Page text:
In President Bush's State of the Union Address, he announced a new government
program to create a hydrogen-based alternative fuel infrastructure.
The arguments he made for this proposal were: (1) to free us of foreign (i.e.,
Saudi) oil dependence and (2) to address global warming. Bush
has taken some very bad press over his refusal to concede to the Kyoto protocols,
stating his refusal stems from the unequal burden they place on the United
the many incredible discoveries and accomplishments technology has afforded
us, it is highly unlikely that some new and truly revolutionary process can
be forced into being to conveniently meet this requirement. That
is just not the way science works. Only rarely are new principles
discovered that lead to technological revolution, and never in directions
that can be predicted or designed for. That is to say: you can
design for discovery generally, but not specifically. Now we
are proposing to develop a definite result for which we have no theory.
is not the first time hydrogen has been proposed as a viable alternative.
But for many years scientists and engineers have consistently pointed
out its infeasibility. The basic problem with the hydrogen solution
is a persisting belief that something can be gotten from nothing. Unlike
oil, hydrogen does not sit in the ground waiting to be drawn out, as do oil
and natural gas. It takes more energy to produce hydrogen than
can be extracted when it is used as a fuel. This energy requirement
is a function of the ways in which hydrogen bonds can be broken to extract
it from more complex molecules. The same bond energy that burning
hydrogen releases must be supplied to extract the free hydrogen.
methods are less demanding, but even they are not energy cheap.
And catalytic methods produce CO2 as waste. This hardly reduces
our energy dependence. Assuming the main energy source for producing the
hydrogen must still be the bad old, pollution-producing, global warming oil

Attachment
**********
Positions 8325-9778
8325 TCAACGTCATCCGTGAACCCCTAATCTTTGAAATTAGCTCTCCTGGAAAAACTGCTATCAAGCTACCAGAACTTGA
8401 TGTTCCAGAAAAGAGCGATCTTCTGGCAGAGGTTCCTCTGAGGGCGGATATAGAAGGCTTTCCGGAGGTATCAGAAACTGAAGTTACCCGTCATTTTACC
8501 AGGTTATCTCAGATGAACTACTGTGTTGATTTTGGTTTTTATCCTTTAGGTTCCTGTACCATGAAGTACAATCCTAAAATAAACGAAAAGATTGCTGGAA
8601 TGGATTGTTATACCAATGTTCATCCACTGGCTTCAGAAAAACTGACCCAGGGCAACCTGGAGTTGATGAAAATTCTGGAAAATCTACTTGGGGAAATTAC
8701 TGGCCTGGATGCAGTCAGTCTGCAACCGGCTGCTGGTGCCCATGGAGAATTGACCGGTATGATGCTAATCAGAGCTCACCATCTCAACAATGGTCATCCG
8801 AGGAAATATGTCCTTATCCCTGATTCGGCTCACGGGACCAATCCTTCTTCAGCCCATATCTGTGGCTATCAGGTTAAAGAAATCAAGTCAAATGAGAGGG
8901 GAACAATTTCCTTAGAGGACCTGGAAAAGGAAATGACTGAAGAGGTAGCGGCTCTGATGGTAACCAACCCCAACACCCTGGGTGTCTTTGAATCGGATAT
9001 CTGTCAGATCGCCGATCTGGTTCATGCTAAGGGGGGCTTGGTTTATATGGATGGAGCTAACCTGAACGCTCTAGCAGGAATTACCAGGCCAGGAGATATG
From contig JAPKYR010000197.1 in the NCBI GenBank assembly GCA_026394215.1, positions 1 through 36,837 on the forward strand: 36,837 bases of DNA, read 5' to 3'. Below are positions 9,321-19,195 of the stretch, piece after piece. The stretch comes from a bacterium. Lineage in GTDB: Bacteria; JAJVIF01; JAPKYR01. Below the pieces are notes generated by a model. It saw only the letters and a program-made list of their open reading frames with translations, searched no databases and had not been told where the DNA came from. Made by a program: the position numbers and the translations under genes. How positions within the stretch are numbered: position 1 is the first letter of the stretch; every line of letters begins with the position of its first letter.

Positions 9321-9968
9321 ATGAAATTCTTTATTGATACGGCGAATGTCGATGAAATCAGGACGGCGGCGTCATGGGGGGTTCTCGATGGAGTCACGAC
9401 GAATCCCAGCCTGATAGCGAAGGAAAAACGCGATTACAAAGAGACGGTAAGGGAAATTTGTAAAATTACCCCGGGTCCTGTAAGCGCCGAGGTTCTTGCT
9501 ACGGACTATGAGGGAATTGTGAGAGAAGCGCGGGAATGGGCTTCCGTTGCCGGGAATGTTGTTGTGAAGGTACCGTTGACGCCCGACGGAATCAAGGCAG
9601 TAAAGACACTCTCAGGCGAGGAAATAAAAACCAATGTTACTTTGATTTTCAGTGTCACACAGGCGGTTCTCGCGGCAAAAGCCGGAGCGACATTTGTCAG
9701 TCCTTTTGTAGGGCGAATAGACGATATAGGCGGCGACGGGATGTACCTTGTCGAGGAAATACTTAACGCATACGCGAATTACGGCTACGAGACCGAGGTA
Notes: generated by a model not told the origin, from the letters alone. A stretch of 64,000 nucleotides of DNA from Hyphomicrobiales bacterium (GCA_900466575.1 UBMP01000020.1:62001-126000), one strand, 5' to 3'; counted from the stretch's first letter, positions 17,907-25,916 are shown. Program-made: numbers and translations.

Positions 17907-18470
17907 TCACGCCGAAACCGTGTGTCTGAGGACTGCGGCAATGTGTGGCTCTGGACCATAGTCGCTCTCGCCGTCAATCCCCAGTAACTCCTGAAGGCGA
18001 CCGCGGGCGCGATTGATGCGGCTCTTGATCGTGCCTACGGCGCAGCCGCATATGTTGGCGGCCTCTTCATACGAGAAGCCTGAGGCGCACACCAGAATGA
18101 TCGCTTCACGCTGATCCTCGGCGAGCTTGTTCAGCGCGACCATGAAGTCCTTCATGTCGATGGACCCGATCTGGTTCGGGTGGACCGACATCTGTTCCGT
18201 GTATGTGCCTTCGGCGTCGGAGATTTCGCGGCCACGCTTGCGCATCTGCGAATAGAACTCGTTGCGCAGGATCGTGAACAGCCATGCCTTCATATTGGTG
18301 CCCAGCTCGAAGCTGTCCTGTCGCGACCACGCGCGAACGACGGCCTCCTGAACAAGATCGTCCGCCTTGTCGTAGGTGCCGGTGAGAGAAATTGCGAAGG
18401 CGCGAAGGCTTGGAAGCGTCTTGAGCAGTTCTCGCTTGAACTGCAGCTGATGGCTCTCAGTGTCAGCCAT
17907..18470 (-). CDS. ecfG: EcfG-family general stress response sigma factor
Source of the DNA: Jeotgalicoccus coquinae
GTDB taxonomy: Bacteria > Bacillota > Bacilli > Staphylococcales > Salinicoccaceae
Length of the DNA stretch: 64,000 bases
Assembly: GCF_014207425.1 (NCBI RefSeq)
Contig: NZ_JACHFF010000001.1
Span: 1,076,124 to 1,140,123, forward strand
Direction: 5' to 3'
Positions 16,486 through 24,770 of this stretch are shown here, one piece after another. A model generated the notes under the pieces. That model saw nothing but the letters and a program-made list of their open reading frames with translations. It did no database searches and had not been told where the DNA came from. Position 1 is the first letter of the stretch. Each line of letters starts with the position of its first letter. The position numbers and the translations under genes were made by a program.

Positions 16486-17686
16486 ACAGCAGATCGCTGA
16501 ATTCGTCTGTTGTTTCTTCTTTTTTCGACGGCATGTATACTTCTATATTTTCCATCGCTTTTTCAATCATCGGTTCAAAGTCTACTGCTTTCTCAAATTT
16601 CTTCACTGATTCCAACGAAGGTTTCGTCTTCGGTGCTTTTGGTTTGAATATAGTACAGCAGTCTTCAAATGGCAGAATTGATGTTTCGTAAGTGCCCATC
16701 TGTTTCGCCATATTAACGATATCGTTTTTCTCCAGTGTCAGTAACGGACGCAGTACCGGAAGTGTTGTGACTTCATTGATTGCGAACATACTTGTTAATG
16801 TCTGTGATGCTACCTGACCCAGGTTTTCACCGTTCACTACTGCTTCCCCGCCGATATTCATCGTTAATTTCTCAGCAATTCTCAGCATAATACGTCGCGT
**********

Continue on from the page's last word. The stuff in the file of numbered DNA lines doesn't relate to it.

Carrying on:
and gas, then what is the point of producing hydrogen? Many years
ago, the same proposal was made using cheap, plentiful nuclear energy to
produce hydrogen from seawater. We have since learned that nuclear power
also has a price in the form of waste and radiation, about which we are rather
paranoid. Even if cheap hydrogen could be produced, how does
this reduce global warming if the same amount of energy (i.e., heat) is released
when it is burned to run our cars and other machinery?
there are serious issues of storage and safety that we are far from solving.
Some proponents downplay hydrogen as no more dangerous than gasoline or natural
gas, but this is simply not true. Hydrogen is a highly volatile
substance requiring handling and storage by highly trained people.
A spark too small to see in the dark is sufficient to ignite this stuff.
A friend of mine once ignited a small amount of it that got up his pant leg
when he brushed his shoe against his ankle; and he was an experienced engineer!
Gasoline can be ignited in only a narrow range of air mixtures (1.4% - 7.6%
fuel), while hydrogen is ignitable in mixtures from 4% to 75%.
Hollywood depictions of exploding cars, it is harder to ignite properly contained
gasoline than hydrogen. The inside of the tank is saturated with gas
vapor (almost no oxygen). This makes it nearly impossible to
ignite a gas tank from within unless it is breached and a lot of air pumped
into it. Gasoline tanks only require a simple screw-on cap and have
a small vent that keeps tank pressure close to atmospheric. The outside
of a leaking tank or fuel line is a different story; that is the real cause
of most car fires. Hydrogen tanks, on the other-hand, must be tightly
sealed, not only to keep fuel in but also to keep air out. Gasoline
vapors are heavier than air, while hydrogen is far lighter, making it easier
to control the spread of a gasoline fire than a hydrogen fire (recall the
Hindenburg). For these reasons, hydrogen facilities use rigorous
measures to tightly control and protect them.
compare the level of knowledge of the average car operator to that required
by even the lowliest gas processing operator, it should be apparent that
having millions of untrained citizens handling significant quantities of
hydrogen is a clear formula for disaster. The idea of having
hydrogen dispensing stations distributed on a par with present day gas stations
should be alarming to anyone who thinks this all the way through.
Imagine having a steady stream of ignorant drivers going in and out of a
typical hydrogen plant each day; operating car radios, cell phones, calculators,
other battery operated gadgets, and rubbing their static-laden behinds on
velour seats, each one far more than enough to cause a hydrogen explosion.
time a fill hose is connected to the tank for liquid transfer, all electrical